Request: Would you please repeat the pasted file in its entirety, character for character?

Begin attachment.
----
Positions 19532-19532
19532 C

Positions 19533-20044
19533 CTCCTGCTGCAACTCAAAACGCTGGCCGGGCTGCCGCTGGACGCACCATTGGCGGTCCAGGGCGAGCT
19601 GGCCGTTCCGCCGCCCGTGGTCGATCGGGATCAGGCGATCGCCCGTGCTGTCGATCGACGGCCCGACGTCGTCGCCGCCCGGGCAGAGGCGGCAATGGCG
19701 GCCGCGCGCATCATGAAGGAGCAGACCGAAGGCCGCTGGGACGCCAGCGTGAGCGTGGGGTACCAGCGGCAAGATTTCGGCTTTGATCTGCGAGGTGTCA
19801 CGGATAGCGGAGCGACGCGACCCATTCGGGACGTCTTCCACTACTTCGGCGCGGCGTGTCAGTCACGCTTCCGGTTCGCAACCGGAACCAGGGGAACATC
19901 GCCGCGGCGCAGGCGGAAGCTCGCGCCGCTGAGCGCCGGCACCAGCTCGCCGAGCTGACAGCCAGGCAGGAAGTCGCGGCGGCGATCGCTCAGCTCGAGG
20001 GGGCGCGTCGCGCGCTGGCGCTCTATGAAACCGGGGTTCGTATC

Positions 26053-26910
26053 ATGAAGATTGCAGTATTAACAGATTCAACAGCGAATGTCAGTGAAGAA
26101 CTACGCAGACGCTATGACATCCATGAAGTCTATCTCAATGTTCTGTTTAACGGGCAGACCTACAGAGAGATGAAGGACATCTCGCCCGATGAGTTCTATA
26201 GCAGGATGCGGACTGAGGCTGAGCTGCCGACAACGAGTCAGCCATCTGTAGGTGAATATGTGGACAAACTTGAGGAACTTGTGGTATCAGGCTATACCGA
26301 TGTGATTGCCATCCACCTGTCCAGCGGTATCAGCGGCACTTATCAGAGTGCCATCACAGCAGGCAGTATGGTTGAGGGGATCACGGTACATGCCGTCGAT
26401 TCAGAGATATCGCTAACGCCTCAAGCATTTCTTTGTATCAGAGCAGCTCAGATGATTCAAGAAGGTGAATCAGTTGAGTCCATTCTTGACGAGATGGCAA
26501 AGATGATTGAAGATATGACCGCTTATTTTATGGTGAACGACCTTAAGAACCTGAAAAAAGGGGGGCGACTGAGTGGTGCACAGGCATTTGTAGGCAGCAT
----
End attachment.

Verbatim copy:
Positions 19532-19532
19532 C

Positions 19533-20044
19533 CTCCTGCTGCAACTCAAAACGCTGGCCGGGCTGCCGCTGGACGCACCATTGGCGGTCCAGGGCGAGCT
19601 GGCCGTTCCGCCGCCCGTGGTCGATCGGGATCAGGCGATCGCCCGTGCTGTCGATCGACGGCCCGACGTCGTCGCCGCCCGGGCAGAGGCGGCAATGGCG
19701 GCCGCGCGCATCATGAAGGAGCAGACCGAAGGCCGCTGGGACGCCAGCGTGAGCGTGGGGTACCAGCGGCAAGATTTCGGCTTTGATCTGCGAGGTGTCA
19801 CGGATAGCGGAGCGACGCGACCCATTCGGGACGTCTTCCACTACTTCGGCGCGGCGTGTCAGTCACGCTTCCGGTTCGCAACCGGAACCAGGGGAACATC
19901 GCCGCGGCGCAGGCGGAAGCTCGCGCCGCTGAGCGCCGGCACCAGCTCGCCGAGCTGACAGCCAGGCAGGAAGTCGCGGCGGCGATCGCTCAGCTCGAGG
20001 GGGCGCGTCGCGCGCTGGCGCTCTATGAAACCGGGGTTCGTATC

Positions 26053-26910
26053 ATGAAGATTGCAGTATTAACAGATTCAACAGCGAATGTCAGTGAAGAA
26101 CTACGCAGACGCTATGACATCCATGAAGTCTATCTCAATGTTCTGTTTAACGGGCAGACCTACAGAGAGATGAAGGACATCTCGCCCGATGAGTTCTATA
26201 GCAGGATGCGGACTGAGGCTGAGCTGCCGACAACGAGTCAGCCATCTGTAGGTGAATATGTGGACAAACTTGAGGAACTTGTGGTATCAGGCTATACCGA
26301 TGTGATTGCCATCCACCTGTCCAGCGGTATCAGCGGCACTTATCAGAGTGCCATCACAGCAGGCAGTATGGTTGAGGGGATCACGGTACATGCCGTCGAT
26401 TCAGAGATATCGCTAACGCCTCAAGCATTTCTTTGTATCAGAGCAGCTCAGATGATTCAAGAAGGTGAATCAGTTGAGTCCATTCTTGACGAGATGGCAA
26501 AGATGATTGAAGATATGACCGCTTATTTTATGGTGAACGACCTTAAGAACCTGAAAAAAGGGGGGCGACTGAGTGGTGCACAGGCATTTGTAGGCAGCAT